Once you assign beneficiaries to your specific gifts, you can then assign beneficiaries to the remainder of your estate. The remainder of the estate is what is left after paying off debts and making specific gifts. Usually, the remainder of the estate goes to a surviving spouse. If you decide to go that route too, please be sure to specify how you would like to distribute the remainder of your estate if your spouse does not survive you.
Another is important task is to assign an alternate beneficiary in case you outlive a listed beneficiary. Without the alternate beneficiary, the bequest will be distributed evenly among the other listed beneficiaries. For example, let’s say you have a sister Emma and want to take care of her and her family. You list Emma as a beneficiary for $100,000. If you outlive Emma and didn’t assign an alternate beneficiary, say Emma’s husband Peter, Emma’s bequest, will be distributed among other listed beneficiaries and her family will not be taken care of.
Assigning beneficiaries is a very important step, so take your time and thoroughly think it over.
3. Personal Representative
A Will must have an assigned personal representative, a person who will be carrying out your wishes. Your personal representative is also known as an executor or agent. If an estate isn’t too large or complex, many people often go with a relative or a close friend.
When deciding who your personal representative will be, keep in mind that most states require a personal representative who lives in your state. In addition, we all live in the digital age where almost everything is stored online. I highly recommend that you pick your personal representative among tech savvy people. Finally, before you assign a personal representative, make sure to notify that person of your selection and discuss potential details of the distribution process.
Naming guardians is even more important than naming a personal representative because a legal guardian is someone who will take care of your minor children when one parent passes away. If your children’s other legal parent survives you they will be the legal guardian by default. However, if both parents die in an accident, you need to be prepared and clear who will take care of your minor kids. Choosing the correct legal guardian isn’t easy and shouldn’t be taken lightly. The very first choice usually falls on grandparents and uncles/aunts – someone your children know very well and trust. But often the choice may fall to a friend whose beliefs and values you admire and would like your children to develop into. Like with a personal representative, make sure to notify the desired guardians that you would want to list them as a guardian.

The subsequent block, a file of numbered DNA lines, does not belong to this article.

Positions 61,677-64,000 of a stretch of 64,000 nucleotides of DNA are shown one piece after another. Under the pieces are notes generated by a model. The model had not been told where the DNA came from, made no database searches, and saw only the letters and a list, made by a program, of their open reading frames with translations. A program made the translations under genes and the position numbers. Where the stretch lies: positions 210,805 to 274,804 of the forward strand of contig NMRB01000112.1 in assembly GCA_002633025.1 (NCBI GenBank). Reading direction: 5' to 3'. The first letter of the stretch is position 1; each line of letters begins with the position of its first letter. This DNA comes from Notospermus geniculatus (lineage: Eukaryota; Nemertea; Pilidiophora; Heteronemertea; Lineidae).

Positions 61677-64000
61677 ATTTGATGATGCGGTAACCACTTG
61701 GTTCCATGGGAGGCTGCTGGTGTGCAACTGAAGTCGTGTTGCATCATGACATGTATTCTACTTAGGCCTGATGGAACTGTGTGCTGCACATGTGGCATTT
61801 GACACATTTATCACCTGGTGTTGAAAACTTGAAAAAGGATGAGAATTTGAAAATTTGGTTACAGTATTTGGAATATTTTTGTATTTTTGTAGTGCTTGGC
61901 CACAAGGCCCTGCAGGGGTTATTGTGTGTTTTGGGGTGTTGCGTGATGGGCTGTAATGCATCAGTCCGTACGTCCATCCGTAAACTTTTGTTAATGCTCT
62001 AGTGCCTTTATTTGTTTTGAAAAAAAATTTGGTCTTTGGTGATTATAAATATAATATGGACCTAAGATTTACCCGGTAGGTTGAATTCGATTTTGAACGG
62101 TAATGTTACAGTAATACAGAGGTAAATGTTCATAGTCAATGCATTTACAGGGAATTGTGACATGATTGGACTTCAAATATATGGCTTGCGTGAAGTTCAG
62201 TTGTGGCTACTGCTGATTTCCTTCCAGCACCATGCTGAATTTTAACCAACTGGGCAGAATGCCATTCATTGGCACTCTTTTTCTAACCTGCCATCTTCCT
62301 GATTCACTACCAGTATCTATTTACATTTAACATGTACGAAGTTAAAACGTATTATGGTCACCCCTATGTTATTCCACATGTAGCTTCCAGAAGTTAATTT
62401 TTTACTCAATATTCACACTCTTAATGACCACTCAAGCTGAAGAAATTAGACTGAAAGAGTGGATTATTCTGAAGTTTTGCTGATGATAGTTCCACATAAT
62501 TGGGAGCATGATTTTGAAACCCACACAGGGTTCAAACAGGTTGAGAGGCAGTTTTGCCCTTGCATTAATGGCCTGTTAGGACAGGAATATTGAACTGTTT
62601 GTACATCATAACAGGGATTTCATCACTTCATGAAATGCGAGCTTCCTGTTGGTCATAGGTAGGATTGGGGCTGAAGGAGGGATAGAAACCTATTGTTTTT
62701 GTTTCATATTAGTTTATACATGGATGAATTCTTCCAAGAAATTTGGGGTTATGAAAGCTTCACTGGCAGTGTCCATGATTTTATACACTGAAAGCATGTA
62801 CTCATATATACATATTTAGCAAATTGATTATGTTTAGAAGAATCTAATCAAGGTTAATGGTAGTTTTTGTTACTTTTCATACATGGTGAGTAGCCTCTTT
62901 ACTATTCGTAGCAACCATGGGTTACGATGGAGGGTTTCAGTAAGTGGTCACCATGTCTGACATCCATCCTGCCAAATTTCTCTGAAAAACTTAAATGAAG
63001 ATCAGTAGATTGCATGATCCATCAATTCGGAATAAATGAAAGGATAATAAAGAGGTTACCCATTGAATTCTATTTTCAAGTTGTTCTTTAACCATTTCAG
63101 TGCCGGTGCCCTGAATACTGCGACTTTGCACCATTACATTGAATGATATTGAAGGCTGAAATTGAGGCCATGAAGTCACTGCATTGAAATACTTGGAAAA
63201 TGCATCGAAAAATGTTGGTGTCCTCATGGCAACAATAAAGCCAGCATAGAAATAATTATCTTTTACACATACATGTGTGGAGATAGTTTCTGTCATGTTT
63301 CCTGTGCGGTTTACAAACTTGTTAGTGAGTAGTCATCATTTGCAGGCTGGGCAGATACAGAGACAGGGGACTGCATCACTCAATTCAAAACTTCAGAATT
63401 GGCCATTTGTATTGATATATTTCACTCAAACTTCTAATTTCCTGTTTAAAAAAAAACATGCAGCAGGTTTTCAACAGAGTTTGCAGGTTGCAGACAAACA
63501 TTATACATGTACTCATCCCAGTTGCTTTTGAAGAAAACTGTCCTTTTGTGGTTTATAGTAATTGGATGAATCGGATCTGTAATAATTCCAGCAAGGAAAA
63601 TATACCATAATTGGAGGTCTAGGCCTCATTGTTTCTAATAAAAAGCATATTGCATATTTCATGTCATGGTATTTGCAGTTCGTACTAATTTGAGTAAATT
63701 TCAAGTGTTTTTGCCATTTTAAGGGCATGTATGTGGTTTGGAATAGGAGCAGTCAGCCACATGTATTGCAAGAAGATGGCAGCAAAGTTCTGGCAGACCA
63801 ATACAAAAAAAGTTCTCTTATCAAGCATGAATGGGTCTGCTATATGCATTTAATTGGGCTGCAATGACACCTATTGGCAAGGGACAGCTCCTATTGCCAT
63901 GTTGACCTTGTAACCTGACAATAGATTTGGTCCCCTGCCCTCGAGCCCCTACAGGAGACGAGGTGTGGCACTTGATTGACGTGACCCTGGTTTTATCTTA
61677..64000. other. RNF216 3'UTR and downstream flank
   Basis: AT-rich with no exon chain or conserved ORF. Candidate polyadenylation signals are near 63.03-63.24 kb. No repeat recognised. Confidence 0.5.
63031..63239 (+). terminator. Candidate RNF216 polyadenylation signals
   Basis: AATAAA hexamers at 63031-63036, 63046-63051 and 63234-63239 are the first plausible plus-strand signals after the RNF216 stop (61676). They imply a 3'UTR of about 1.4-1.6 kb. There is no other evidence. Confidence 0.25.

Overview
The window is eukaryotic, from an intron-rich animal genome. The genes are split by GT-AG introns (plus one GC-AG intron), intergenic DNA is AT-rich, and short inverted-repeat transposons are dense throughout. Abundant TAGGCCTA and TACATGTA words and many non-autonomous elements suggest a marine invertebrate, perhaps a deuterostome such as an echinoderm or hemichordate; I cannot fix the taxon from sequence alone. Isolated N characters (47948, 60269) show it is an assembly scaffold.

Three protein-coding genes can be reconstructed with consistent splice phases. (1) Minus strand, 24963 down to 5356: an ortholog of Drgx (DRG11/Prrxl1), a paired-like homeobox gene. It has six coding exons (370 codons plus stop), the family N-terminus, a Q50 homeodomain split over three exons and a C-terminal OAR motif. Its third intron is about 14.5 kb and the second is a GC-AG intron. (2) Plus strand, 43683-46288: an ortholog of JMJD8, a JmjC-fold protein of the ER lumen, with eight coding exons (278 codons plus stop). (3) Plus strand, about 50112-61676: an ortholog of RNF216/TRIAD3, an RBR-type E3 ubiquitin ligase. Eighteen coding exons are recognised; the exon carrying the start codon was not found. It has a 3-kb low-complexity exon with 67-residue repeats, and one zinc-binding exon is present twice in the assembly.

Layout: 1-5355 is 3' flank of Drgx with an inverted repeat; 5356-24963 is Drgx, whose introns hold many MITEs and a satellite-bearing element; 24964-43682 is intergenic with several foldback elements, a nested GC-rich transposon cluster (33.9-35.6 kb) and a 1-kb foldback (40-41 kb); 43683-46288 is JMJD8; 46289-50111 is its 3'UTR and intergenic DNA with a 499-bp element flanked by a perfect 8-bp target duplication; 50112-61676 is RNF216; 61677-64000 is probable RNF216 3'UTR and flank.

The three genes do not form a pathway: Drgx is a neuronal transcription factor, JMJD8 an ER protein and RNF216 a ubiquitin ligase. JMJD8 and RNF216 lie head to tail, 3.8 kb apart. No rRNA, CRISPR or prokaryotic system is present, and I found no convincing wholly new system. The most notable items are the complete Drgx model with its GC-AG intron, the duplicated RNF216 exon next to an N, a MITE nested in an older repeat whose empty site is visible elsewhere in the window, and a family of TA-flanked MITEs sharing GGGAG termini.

By the way, when you create a will, you also can leave an additional gift to your guardian which will be taken into consideration before the remainder of the estate is disbursed.
When Should You Have a Will?
In the majority of states, you can create a will any time after you turn 18 years old. However, there are two exceptions. If you live in Louisiana, you can create a will at the age of 16. For those who live in the state of George, a will can be created as early as 14 years old. Another good reason to create a will is when you have a change in your family structure, such as being married or having a baby.
A will isn’t a “set it and forget” thing. As your life evolves, most likely you would need to update your will too. Your current version of the will supersedes all other versions – that is why it is important to update it regularly and keep old copies too. Whether you created a new will or amended an existing one (called a codicil), depending on your state, you need to either have two witnesses to watch you sign it, or to have it notarized.
Where to Store a Will?
As for storing you will, you must be very considerate and careful. Avoid bank safety deposit boxes as your loved ones would need to get a court order to access it. The best way to store a will is an accessible fireproof safe in your house. Just make sure to notify your personal representative on its location and access information, such as a passcode.
A will is the core document of your estate plan and without one, you put your estate at serious risk and leave important decisions about your assets and children up to a state court. But if you have one, you take control of your after life, and can be confident that your assets and cherished possessions will be handled the way you designate. This includes not only the distribution of your assets, but also the protection and caring of your loved ones even when you no longer are with them. And when you know that your loved ones are protected and taken care of, you get a peace of mind too.